Last weeks' presentation of "Persuasion" on WGBH/PBS' Masterpiece ended with our heroine Anne Elliot taking off on an improbable run through the streets of Bath, England, in search of the man she loves. Improbable because a lady of that time would never have acted so inappropriately - running in public after a man, without her hat and showing off her legs as she raised her skirts to be able to traverse the wet cobblestones in relative safety. On the other hand, this was the man...
... and from my twenty-first century perspective, I can't say I blame her. However, those who are much more expert than I on all things Jane, such as my friend Vic (aka Ms. Place) of Jane Austen's World and Jane Austen Today and her circle of "Janites" have roundly criticized this ending. And my more intellectual side agrees with them. This was a time for women when manners and social standing was all that stood between respect and pity, and at worst, destitution. So, attention to these details becomes part of telling the story, much as the set decor.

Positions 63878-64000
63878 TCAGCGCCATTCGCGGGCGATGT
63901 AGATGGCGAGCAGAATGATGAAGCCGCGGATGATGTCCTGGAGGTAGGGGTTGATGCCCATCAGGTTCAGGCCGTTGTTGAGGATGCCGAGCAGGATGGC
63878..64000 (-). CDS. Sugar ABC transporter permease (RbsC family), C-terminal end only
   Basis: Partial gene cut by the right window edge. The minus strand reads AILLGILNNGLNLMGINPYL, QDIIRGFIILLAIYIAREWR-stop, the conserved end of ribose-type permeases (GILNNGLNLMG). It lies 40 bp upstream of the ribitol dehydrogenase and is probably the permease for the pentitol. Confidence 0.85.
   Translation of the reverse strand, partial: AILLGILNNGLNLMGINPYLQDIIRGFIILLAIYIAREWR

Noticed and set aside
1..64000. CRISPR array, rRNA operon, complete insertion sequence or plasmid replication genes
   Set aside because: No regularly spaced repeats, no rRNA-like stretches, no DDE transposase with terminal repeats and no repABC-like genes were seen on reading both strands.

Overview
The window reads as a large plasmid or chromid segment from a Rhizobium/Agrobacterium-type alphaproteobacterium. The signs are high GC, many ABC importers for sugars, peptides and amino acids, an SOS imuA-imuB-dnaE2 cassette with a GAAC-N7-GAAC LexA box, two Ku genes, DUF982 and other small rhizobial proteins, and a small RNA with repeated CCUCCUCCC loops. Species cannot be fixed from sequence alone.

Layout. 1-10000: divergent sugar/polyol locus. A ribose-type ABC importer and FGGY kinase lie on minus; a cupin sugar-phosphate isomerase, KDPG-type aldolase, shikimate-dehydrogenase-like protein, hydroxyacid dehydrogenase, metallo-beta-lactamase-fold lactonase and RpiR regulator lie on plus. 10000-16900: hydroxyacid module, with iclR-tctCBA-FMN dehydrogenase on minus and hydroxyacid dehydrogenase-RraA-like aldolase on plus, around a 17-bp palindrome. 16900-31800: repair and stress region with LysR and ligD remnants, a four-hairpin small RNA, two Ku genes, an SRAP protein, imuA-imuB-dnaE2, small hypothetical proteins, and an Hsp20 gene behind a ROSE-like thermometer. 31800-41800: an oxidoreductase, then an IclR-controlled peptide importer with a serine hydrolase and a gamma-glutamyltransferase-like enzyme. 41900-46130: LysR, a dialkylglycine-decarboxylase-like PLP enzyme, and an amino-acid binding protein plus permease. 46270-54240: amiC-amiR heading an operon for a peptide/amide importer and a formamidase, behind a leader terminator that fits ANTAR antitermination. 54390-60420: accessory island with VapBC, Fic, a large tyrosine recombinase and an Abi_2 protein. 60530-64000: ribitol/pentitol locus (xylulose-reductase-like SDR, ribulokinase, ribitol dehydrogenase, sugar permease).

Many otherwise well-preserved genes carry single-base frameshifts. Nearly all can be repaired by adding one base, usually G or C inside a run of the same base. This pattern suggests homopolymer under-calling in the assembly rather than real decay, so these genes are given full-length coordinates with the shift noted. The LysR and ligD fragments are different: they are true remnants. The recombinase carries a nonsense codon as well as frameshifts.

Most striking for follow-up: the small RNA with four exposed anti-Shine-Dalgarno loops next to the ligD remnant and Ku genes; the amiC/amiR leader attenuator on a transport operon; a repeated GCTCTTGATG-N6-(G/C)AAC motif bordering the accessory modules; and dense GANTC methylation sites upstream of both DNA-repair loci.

Anne's run for love was set in Bath, England in front of the Royal Crescent, designed and built by architect John Wood the Younger in 1761-65. Here's a very funny video of this scene set to music:
Designer Judith Miller's 1987 book "Period Details: A Sourcebook for House Restoration" includes several photos of the Royal Crescent.
"These interiors (in Royal Crescent, Bath, England designed by the Wood family) show a delicacy and liveliness indebted to the designs of Robert Adam, whose work became influential from the middle of the 18thC. Adam treated classical motifs with an unprecedented lightness and simplicity, and subordinated every detail to overall conception" - from Period Details by Judith Miller.
"These two fireplaces from a Georgian house in Bristol show the late 18thC fondness for exquisite decorative details. Such fireplaces were always intended to be painted white to add to the overall effect of airy grace" - from Period Details by Judith Miller.
The set decor for these movies is a feast for the eyes and a lesson in period detail. And yet, nearly everything we see in these images can be used in 21st century homes. Style lives on!
Tonight on PBS, we have Northanger Abbey. I wonder what beautiful English architecture and interiors await!